The pallet changer has long been associated with high volume work on horizontal machining centers (HMCs). However, that paradigm is beginning to shift. Automakers and prototype shops alike find that machines such as Kent CNC’s KMH Auto Pallet HMC enjoy OEE levels (overall equipment effectiveness) much higher than those who swap parts by hand. Four-sided machining is possible, and shops can also set up one job while another is running. Doing so increases flexibility, allowing companies to more easily meet changing customer demands.
Define Pallet Changer
The term pallet changer is just as it sounds. A metal pallet carrying a vise, fixture, or tombstone moves into and out of the machining center, usually on a pair of rails. In most cases, the machine executes this function on its own. This might be based on an M-code or perhaps a signal from a cell controller. This is known as an APC, short for automatic pallet changer.
Changing on the Cheap
There’s more than one way the skin the palletized cat, though. For example, some machine tool accessory companies offer precision ground fixture plates that fit onto two or more pins. When the cycle’s complete, the operator pushes a button to release the pallet, then swaps it for another. Although manual, this approach is quite cost-effective and offers many of the same benefits as a dedicated pallet changer.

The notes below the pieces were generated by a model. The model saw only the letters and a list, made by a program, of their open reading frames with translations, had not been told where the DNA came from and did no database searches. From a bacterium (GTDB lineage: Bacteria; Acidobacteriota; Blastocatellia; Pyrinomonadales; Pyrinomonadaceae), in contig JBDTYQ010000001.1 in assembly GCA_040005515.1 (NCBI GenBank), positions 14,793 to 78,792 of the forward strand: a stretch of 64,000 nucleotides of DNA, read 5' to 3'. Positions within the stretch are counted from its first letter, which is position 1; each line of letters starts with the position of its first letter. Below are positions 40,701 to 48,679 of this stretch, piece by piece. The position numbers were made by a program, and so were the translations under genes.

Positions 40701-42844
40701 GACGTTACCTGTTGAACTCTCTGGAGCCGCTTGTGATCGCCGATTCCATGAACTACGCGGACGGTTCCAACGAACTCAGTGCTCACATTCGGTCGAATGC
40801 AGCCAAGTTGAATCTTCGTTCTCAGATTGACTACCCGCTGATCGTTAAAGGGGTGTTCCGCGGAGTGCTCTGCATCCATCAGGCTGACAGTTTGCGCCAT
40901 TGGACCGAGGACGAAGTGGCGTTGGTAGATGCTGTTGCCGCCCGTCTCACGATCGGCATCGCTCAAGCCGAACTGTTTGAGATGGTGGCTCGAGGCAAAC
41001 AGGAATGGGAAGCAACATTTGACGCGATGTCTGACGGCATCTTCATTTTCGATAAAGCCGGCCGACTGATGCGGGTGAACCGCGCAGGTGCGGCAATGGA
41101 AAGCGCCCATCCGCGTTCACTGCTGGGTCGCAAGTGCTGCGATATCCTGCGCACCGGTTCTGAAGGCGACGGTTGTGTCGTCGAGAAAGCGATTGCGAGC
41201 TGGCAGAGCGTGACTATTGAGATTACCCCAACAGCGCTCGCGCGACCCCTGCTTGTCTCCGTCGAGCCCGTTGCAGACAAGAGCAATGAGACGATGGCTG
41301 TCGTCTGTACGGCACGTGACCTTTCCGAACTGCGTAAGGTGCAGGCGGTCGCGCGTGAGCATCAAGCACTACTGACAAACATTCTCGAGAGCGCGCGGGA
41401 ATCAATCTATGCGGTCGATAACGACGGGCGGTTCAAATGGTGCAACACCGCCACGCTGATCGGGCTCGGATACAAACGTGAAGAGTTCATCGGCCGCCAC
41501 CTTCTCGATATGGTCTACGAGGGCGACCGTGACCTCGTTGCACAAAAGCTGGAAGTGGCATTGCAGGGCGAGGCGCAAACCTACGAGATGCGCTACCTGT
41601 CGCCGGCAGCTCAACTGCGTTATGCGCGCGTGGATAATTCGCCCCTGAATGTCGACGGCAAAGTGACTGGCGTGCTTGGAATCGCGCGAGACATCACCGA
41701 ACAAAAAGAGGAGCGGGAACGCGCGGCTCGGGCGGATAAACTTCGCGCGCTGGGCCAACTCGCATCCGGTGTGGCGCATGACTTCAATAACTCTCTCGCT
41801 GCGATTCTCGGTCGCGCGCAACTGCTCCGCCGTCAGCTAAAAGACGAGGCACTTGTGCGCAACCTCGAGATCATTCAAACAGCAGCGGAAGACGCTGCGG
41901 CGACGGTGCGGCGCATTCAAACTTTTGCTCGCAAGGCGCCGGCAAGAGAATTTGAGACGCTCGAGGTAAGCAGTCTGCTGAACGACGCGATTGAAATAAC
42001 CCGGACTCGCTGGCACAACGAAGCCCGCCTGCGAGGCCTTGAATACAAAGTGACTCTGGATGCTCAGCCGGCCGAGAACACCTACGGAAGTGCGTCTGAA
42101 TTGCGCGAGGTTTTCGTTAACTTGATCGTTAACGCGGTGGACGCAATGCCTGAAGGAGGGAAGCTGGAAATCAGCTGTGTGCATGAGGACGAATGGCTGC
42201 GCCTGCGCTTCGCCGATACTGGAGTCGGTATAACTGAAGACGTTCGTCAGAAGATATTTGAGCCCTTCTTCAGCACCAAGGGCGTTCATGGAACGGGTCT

The Robotic Pallet Changer
Given the ongoing shortage of skilled workers, many shops are turning to robots. Here again, a pallet changer is a great way to meet the need for automation. By equipping pallets with an automatic air blast and clamping capabilities, the robot can easily swap jobs or parts, just like a human (but without breaks or vacations). Just be sure to check with your machine tool dealer that you have enough M-codes for the additional functions.
The Aftermarket Pallet Changer
Everything just described applies to VMCs and HMCs, or even those that straddle the fence. For shops with a vertical machining center (VMC), there are several aftermarket equipment manufacturers who provide such systems. Just Google “pallet changer” and you’ll find inexpensive manual or automatic devices that you or an integrator can install. Better yet, ask your machine tool salesperson for help. That’s what they do.
The Low-Down on Pallet Changers
Still letting your machine spindle sit idle while swapping parts? Take it offline. A pallet changer makes the most of your machine tool. For a few thousand bucks, greater OEE is there for the taking. So is increased flexibility. Spend a bit more for a robot-friendly version, or go all out and invest in a retrofit. The latter is nearly as capable as a dedicated pallet-changing HMC (well, almost). Whatever route you take, it’s time for a change.